How to do it, step 2: Test at low cost/low risk
This, in my opinion, is an essential early step in any entrepreneurial business. It’s all about keeping the risk you’re taking to a sensible manageable level. Don’t plough tons of money into product development, or marketing, or premises or anything else until you know there’s a market out there of sufficient size that’s going to buy your product or service in sufficient quantity to justify the risk of such expense.
We’ve all seen on Dragons’ Den, the entrepreneurs that have ploughed their life savings, a remortgage on their house, their children’s inheritance, into an idea that has little chance of making any serious money. DON’T DO IT!
There’s nearly always a way of testing the market without incurring enormous expenditure, and if there isn’t, perhaps you should think very carefully about whether the risk you’re taking is worth it. Personally, I wouldn’t.
How to do it, step 3: Work out a business plan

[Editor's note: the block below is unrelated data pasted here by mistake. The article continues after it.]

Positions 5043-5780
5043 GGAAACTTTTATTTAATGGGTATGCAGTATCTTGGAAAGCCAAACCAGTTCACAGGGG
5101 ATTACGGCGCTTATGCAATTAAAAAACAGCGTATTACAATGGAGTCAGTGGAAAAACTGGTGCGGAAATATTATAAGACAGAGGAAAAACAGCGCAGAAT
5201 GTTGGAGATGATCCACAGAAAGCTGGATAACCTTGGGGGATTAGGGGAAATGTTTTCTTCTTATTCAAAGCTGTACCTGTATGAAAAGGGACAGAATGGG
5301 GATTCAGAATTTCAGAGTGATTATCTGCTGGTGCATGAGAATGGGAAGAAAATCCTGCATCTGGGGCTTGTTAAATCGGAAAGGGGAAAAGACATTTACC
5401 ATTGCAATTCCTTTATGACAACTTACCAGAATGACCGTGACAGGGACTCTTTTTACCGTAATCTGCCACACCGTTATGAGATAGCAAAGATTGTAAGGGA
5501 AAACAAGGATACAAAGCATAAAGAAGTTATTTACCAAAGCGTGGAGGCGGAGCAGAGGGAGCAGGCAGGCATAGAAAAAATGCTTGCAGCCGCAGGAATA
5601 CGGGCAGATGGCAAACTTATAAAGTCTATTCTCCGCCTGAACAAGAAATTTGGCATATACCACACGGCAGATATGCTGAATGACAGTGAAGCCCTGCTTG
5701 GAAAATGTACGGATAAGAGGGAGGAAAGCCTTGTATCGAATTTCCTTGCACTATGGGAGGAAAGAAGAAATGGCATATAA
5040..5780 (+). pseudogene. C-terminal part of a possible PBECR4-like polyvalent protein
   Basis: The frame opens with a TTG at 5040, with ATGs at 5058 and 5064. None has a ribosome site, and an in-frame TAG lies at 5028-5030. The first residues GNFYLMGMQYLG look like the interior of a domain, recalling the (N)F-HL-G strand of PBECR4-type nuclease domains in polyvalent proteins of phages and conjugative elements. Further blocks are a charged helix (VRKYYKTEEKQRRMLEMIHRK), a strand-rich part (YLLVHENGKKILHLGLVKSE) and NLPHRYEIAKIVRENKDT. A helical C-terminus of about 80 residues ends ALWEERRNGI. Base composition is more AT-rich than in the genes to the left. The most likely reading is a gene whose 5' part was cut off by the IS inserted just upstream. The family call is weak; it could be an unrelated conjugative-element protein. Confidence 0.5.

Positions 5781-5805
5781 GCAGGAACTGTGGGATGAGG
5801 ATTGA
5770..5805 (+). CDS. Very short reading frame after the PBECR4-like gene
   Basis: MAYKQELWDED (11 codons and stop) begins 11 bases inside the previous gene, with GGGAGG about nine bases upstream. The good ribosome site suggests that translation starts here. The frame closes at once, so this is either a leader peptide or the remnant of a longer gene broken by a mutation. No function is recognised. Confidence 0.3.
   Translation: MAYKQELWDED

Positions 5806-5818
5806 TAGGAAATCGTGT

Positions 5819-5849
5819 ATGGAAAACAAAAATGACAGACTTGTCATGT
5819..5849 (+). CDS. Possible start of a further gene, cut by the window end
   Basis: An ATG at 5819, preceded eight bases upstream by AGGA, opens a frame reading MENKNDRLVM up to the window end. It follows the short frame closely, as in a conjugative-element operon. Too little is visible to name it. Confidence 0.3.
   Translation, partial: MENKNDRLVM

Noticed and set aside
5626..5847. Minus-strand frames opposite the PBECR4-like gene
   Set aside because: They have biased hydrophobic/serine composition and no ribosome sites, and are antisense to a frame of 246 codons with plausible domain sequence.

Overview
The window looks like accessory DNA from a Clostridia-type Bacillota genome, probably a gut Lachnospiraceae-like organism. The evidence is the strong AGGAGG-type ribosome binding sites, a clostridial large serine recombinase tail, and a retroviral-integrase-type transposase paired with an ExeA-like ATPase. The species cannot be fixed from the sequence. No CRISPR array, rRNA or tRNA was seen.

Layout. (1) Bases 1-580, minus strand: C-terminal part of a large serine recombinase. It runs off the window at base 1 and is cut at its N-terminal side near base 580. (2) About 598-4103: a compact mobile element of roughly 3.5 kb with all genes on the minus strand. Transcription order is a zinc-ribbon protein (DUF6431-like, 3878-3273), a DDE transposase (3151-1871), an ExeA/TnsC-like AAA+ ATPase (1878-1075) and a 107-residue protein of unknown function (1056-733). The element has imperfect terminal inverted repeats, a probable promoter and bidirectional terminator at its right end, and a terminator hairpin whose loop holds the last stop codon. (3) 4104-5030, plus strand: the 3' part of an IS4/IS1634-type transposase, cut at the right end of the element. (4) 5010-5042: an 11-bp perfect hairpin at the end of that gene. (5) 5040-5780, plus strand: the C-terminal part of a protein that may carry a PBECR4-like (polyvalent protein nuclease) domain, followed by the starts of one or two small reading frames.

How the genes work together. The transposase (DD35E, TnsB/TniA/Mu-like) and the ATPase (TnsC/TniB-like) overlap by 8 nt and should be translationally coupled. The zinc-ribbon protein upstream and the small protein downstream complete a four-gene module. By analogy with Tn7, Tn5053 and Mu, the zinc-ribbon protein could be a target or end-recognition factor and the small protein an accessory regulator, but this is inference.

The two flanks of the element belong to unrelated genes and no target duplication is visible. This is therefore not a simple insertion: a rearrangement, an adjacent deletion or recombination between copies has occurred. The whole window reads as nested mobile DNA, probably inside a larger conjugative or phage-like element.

I know people who hate the idea of creating a business plan, or think it’s a boring thing to do. If this is you, then I would suggest you rethink becoming a mumpreneur. Because it’s a critical step, and it doesn’t have to be highly complex or difficult to do. It creates clarity of thought process, it allows you (and others) to challenge your assumptions, as well as see how the essential money side of the business is likely to work.
Start by writing down what it is you’re going to do, and how you’re going to do it. On the finances, focus on cashflow – what money is coming in and when, what money is going out and when.  Normally this is done on a monthly basis, but if cash is going to be tight, you could do it on a weekly or even daily basis if necessary.
Take a reasonably pessimistic view on sales, recognise that if you’re giving credit terms, many/most customers will not pay within the required time period, and don’t underestimate your costs. Then ‘stress test’ your assumptions – what happens if sales are not what you think they will be, what happens if costs are higher, and so on.